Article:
However, the data does not taint the words.
“There is a gradual realization that the rosy view of the ability to reduce labor market tightness by reducing the number of job vacancies is gone,” said Gregory Daco, chief economist at EY-Parthenon. “We now have the tacit realization that in order to cool the labor market, a significant increase in the unemployment rate will be required and employment growth will need to be cooled with potential job losses.”
Those numbers could go south relatively quickly, Dako said.
“I wouldn’t be surprised that in an environment where companies are more cautious and apply more discretion in their hiring decisions, we could see potential net job losses by the end of the year,” he said.
“The average workweek in manufacturing has shrunk in four of the past six months – a milestone, as companies reduce working hours before reducing their workforce,” Ozeldirim said in a statement. “Economic activity will continue to slow more broadly across the US economy and is likely to contract. The main driver of this slowdown has been the Federal Reserve’s rapid tightening of monetary policy to counter inflationary pressures.”
Countless factors at play
Frick said the Fed can’t “squeeze its heels three times, raise interest rates and lower inflation.”
“There are a myriad of factors going on now, and it’s a mistake to think that the Fed controls more than a handful of them,” he said.
“I think the Fed is wrong if it thinks that raising interest rates, even to 4% or higher, will weaken the labor market, because we are still less than 4 million jobs in the pre-pandemic trend, employers are still making money, and still Employers have to hire people.” “And really, at this point, it’s like telling the tide not to come – expecting the labor market to weaken.”
One of the main reasons Fed Chairman Jerome Powell wants more slack in the labor market is concern that the tight employment situation will continue to raise wages, which could lead to higher inflation. As unemployment rises, workers lose bargaining power for higher wages and families fall back on spending.
“Powell said wage increases that contribute to inflation haven’t happened yet, but he sees them happening in the future,” Frick said. “This is all very theoretical at this point. And I understand that if you want to reduce demand, the way to do that is to increase unemployment…but I really think it’s an open question whether or not that’s a problem now.”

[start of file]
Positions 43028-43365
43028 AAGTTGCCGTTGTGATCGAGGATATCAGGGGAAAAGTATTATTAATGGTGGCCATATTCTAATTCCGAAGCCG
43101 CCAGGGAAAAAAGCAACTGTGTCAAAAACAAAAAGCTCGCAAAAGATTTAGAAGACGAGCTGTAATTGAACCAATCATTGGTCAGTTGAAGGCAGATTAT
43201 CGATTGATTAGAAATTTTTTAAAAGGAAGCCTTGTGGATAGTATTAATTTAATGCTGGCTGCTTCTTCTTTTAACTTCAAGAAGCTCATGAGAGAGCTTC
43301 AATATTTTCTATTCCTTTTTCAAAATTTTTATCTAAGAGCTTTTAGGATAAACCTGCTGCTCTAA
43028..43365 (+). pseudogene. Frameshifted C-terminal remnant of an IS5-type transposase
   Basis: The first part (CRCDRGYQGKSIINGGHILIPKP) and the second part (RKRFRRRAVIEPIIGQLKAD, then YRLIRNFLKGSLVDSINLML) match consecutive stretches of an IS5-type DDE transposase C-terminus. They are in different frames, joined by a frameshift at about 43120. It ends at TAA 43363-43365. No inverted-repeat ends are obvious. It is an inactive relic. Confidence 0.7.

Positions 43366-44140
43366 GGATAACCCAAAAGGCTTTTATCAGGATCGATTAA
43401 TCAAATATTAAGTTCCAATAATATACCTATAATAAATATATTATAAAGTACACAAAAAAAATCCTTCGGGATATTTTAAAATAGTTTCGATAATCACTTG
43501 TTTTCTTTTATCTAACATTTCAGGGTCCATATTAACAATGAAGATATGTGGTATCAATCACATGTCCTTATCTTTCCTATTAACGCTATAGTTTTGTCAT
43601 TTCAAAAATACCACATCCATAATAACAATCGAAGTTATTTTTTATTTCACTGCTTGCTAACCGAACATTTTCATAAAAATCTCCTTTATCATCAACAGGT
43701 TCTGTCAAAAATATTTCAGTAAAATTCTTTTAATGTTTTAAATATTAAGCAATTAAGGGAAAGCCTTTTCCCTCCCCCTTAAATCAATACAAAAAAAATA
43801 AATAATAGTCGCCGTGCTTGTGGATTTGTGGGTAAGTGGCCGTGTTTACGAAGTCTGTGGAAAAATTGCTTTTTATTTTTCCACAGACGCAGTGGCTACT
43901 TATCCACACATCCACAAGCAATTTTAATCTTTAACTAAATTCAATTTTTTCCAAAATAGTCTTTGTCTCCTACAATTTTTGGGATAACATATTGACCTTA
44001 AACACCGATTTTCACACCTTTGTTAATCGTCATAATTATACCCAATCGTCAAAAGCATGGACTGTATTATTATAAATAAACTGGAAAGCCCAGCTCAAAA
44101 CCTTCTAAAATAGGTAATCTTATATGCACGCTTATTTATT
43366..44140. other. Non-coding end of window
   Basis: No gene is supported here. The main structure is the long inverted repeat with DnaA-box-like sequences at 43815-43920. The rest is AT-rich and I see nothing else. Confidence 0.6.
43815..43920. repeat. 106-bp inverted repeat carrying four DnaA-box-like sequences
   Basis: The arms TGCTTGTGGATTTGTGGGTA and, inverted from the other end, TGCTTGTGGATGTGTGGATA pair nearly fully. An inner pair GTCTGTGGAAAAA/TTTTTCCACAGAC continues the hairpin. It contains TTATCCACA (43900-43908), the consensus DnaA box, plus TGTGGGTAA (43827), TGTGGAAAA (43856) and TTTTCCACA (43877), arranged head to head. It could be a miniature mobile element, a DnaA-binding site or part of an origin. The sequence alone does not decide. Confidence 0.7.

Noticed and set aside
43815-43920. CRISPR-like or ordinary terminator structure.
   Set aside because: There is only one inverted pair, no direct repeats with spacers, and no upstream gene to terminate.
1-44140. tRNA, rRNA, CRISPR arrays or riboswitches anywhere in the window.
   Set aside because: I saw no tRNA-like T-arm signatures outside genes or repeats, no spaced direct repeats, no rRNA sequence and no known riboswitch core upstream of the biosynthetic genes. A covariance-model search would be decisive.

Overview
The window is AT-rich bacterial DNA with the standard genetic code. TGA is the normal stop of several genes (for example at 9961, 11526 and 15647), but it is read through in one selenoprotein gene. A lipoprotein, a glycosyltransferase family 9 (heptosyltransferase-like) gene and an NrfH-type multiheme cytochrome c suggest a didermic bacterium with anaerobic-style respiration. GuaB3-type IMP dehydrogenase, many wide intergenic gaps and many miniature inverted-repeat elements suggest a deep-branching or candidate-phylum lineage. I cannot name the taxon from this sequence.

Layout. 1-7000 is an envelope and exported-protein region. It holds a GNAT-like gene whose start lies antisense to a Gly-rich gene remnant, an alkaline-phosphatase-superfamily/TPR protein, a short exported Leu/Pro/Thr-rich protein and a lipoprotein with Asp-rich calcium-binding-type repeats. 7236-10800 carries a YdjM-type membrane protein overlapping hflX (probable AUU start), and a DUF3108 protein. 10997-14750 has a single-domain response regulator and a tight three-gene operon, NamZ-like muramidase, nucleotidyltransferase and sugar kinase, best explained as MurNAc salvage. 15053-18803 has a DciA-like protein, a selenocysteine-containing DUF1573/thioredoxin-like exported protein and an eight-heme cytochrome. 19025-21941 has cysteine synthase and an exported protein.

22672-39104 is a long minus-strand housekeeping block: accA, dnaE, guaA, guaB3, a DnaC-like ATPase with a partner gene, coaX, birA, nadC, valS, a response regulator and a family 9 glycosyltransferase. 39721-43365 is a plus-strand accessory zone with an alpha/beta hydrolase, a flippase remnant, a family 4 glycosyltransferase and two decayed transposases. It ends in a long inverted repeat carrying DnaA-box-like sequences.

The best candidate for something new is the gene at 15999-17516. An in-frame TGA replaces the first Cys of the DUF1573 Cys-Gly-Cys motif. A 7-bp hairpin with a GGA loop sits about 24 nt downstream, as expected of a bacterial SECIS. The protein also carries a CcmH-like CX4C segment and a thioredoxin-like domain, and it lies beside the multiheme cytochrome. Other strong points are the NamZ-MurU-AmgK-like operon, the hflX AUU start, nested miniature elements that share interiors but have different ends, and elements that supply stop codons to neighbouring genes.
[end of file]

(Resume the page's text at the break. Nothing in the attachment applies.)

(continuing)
There is no “painless” path forward
To that end, American workers may have to bear the brunt of the pain because of a problem they did not cause.
“It’s unfair,” Frick said. “But no one ever said the economy wasn’t so tough sometimes.”
“That’s a very slow level of growth and it could lead to more unemployment, but I think that’s something we think we need to achieve,” Powell said. “We think we need softer labor market conditions as well. We would never say there are too many people working, but the real point is: inflation, what we hear from people when we meet them is that they are really suffering from inflation.”
He added, “If we are to position ourselves, and light the way to another period of a very strong labor market, we have to put inflation behind us. I wish there was a painless way to do it. There isn’t.” .
The next batch of key employment data, including job vacancies, layoffs and monthly job gains, will come in the first week of October when the Bureau of Labor Statistics releases its Job Opportunity and Employment Turnover Survey and monthly jobs report for September.
Unemployment claims data released Thursday showed that the number of first-time applications for unemployment benefits was 213,000 for the week ending September 17, according to the Labor Department. The previous week’s total of 213,000 was revised down by 5,000. The weekly claims, still near some of their lowest levels in months, underscore how employers are holding on tight to workers as the job market remains rife with opportunities for job seekers.